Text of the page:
In 2016, the United Nations “Global Material Flows” report showed that global resource depletion diminishes human health, quality of life, and future development. Although most nations still desire economic growth, the UN panel warned that “rapid economic growth … will place much higher demands on supply infrastructure and the environment’s ability to continue supplying materials.”  

Numbers that matter

Those who criticised Ehrlich for his warnings in The Population Bomb, often site the fact that, since the 1960s, the population growth rate has declined from about 2.2% to 1.1% annually. This is true, but focusing on this percentage avoids the more relevant fact: the number of people on this planet has steadily increased every year.  

Human population has been growing since time-immemorial, with two exceptions. About 2000 years ago, urban crowding, plagues, and warfare caused the population to decline for the first time in history. Population growth recovered for a while, then declined again in the 17th century due to genocide and disease brought on by the European colonisation of Africa, Asia, and the Western Hemisphere.

Drought in Gallocanta Lake in SpainSequia España © Pedro Armestre / Greenpeace

Drought in Gallocanta Lake, Spain.

The growth rate recovered again by the time of Malthus, when a population of one billion people was growing by about 0.4% annually, adding about 4 million more people each year. Later, the oil boom in the 1940s and 50s accelerated population growth. By the time Ehrlich wrote The Population Bomb in 1968, the growth rate had soared to 2.2%, the population to 3.5 billion, and we were producing 73 million more humans every year.

Modern contraception has allowed the growth rate to drop ever since, but only where women have freedom of choice and access to it. Today, although the growth rate has declined to 1.1%, the population has reached over 7.6 billion, and we’re growing more than ever before in history: 83 million more people each year.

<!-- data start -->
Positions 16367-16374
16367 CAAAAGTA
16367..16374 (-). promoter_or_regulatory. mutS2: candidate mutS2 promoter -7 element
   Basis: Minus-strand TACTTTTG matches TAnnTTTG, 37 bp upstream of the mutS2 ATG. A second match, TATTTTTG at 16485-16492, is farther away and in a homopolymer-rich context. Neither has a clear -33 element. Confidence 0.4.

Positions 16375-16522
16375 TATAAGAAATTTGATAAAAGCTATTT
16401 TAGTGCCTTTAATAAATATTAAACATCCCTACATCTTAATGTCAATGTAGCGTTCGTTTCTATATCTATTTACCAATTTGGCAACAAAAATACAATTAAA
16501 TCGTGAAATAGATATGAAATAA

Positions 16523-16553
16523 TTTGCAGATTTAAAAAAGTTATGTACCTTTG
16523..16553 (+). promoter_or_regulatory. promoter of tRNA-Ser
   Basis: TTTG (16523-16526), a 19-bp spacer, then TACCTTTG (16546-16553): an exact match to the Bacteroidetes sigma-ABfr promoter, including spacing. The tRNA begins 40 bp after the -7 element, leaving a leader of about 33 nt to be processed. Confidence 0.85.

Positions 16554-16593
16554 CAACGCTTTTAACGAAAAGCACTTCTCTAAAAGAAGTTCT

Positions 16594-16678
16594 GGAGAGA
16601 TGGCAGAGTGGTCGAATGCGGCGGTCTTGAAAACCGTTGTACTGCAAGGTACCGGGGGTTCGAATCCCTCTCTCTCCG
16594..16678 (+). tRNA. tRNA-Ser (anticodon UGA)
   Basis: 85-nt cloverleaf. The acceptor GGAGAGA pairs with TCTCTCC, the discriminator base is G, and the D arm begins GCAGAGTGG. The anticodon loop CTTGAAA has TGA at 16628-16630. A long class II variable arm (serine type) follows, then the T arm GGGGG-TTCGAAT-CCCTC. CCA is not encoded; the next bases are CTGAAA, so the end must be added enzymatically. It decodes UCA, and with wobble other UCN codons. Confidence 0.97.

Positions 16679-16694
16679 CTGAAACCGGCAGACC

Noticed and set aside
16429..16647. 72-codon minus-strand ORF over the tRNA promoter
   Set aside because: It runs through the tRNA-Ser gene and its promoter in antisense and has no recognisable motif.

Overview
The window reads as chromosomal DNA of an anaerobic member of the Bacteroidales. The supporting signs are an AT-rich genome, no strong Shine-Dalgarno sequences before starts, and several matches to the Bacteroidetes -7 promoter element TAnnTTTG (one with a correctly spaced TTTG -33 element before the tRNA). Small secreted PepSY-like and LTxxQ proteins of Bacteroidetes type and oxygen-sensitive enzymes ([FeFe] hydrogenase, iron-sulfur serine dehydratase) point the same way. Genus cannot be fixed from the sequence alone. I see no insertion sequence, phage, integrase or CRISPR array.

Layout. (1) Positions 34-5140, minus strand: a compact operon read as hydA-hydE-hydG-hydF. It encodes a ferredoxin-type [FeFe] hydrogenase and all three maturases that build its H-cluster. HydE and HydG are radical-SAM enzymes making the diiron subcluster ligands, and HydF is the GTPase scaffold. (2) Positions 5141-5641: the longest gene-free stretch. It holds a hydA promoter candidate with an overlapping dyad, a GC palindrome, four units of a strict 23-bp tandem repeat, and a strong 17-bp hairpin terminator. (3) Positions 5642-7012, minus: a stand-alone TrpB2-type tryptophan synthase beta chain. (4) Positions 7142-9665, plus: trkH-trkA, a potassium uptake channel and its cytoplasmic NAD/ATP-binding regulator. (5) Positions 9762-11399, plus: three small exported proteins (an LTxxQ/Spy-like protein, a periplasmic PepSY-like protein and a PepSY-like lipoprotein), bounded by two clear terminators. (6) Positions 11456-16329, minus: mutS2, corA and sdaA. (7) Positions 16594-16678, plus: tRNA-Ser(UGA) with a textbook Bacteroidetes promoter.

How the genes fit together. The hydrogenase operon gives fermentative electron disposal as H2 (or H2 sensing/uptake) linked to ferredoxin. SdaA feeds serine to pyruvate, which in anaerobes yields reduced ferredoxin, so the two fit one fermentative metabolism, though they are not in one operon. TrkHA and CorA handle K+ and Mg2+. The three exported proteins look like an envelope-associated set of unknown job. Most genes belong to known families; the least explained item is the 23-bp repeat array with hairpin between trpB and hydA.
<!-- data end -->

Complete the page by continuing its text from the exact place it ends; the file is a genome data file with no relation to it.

Percentages can be misleading. As the percentage of starving people allegedly declines, the net number of starving people increases. About 1.5 billion people suffer from malnutrition, and about half of those (815 million people), go to sleep hungry every night. Nine million people starve to death every year. That’s one every 3.5 seconds.  There are more malnourished people today than the number of people alive at the time of Malthus.

The problem of scale

In 1993, at a scientific World Summit, 58 international science academies warned, “the magnitude of the [environmental] threat… is linked to human population size and resource use per person. Resource use, waste production, and environmental degradation are accelerated by population growth.”

Humans and human livestock now comprise about 98.5% of mammal biomass on Earth. Ehrlich points out that, “massive numbers of humans, their livestock and chickens” displace wildlife from available habitats and lead to the “disappearance of large, wild animals.”  He warns that, “increasing the scale of human enterprise, both population numbers and per-capita consumption, are still the main drivers of the extinction crisis.”